The Monte Carlo run for Dan Evans came to an abrupt end at the semi-final stage where Stefanos Tsitsipas, the Greek world No.5, proved a step too far for the British No.1.
I am very happy, I found ways to play at my best, He has a very unique way of playing, I haven't seen many play this way on clay. Slicing gave me opportunity to run around and hit the forehand, it gave me time to think and picture the way I wanted to construct the point and play it. Stefanos Tsitsipas
However, Evans will leave the Principality having, out of the blue, suddenly become a proficient clay courter! Previously the 30-year-old had only won four clay-court matches at the highest level prior to this week where one of his victims was the world No.1 Novak Djokovic.
As Evans admits, his attitude towards the surface has changed as his preference was always grass or hardcourts.
“My attitude was obviously pretty poor back then to developing my game on the clay,” he said of his previous approach but is now much more positive.
“It’s been a good week. I’m enjoying it. It’s easy to say everybody told me I’d be able to play on it before. It’s not that simple, is it? Otherwise, we’d all be winning matches all the time.
“I’ve definitely found my way. The movement aspect of it has been a little easier. I definitely think with last year having the clay so close to this year has definitely helped.”
But Evans will still be making an appearance on Finals day as with Neal Skupski te pair pulled off a huge upset to beat Monte Carlo Masters doubles favourites Robert Farah and Juan Sebastian Cabal 7-6(0) 2-6 10-4.
The Colombian duo were the number one seeds but were on the back foot in the first set when the British pair held their own and won on the tie break but they fought back to level and force a deciding Champions tiebreak which went the way of the Brits.
In the final, Evans & Skupski will face the Croatan pairing of Matec Pavic & Nikola Mekcic.
Despite his clay court renaissance, Tsitsipas proved a step too far for Evans in the singles who could barely respond and raise his own game to match the Greek who outplayed him over 69-minutes to post a 6-2 6-1 win and secure his place in the final.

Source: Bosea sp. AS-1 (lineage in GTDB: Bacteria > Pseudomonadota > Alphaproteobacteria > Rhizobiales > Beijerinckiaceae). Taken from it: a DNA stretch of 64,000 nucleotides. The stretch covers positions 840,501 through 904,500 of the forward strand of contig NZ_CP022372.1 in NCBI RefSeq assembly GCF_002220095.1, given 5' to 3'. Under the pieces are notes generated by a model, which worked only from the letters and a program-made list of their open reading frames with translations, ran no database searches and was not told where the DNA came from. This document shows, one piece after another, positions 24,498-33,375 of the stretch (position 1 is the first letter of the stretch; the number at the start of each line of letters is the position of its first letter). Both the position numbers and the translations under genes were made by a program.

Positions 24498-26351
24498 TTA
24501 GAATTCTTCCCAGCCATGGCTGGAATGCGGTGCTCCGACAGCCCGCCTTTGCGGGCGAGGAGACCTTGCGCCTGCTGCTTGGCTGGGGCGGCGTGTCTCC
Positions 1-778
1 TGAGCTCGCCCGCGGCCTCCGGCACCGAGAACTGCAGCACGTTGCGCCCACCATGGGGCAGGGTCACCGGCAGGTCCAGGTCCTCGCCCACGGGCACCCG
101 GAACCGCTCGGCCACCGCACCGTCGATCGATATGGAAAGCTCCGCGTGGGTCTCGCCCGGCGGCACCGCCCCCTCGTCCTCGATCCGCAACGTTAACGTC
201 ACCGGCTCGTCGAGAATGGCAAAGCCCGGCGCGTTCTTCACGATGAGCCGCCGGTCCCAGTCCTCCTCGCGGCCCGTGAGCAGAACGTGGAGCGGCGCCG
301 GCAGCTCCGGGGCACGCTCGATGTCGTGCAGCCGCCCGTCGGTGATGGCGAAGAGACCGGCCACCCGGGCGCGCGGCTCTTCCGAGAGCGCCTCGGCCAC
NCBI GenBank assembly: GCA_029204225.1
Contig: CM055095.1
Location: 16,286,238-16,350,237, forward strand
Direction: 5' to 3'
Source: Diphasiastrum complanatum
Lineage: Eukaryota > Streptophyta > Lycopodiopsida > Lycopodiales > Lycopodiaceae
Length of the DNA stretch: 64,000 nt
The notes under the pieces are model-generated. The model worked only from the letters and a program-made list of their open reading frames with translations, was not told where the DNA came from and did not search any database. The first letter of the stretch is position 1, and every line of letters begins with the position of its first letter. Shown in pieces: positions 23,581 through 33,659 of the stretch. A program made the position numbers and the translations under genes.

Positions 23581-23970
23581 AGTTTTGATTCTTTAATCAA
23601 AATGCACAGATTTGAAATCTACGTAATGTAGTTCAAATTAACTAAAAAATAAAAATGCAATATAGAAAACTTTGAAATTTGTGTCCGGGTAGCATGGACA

“I am very happy, I found ways to play at my best,” said Tsitsipas
“He has a very unique way of playing, I haven’t seen many play this way on clay.
“Slicing gave me opportunity to run around and hit the forehand, it gave me time to think and picture the way I wanted to construct the point and play it.”
The Greek star will face Andrey Rublev in the final, the Russian world No.8 having brought to an end Casper Ruud’s equally exciting journey,
He beat the Norwegian 6-3 7-5 after 80-minutes of play, retaining his focus throughout as Ruud fought back in the second set from 2-5 down before serving out for the match after breaking him in the eighth game.
“It is an amazing feeling,” Rublev said on reaching his first Masters 1000 final. “It is my first [Masters] final, so I am really happy, and we will see what is going to happen [in the final]. I will try to do my best”.
On his match with Ruud, he added: “Casper is a really amazing player, especially on clay. Since the beginning he put a really high intensity and was really tough. I knew that I needed to raise my level if I wanted to fight against him, because if I [did] not raise the level I [would] lose for sure.”
It has certainly been an interesting week which will end with a new name on the trophy, possibly heralding the new generation.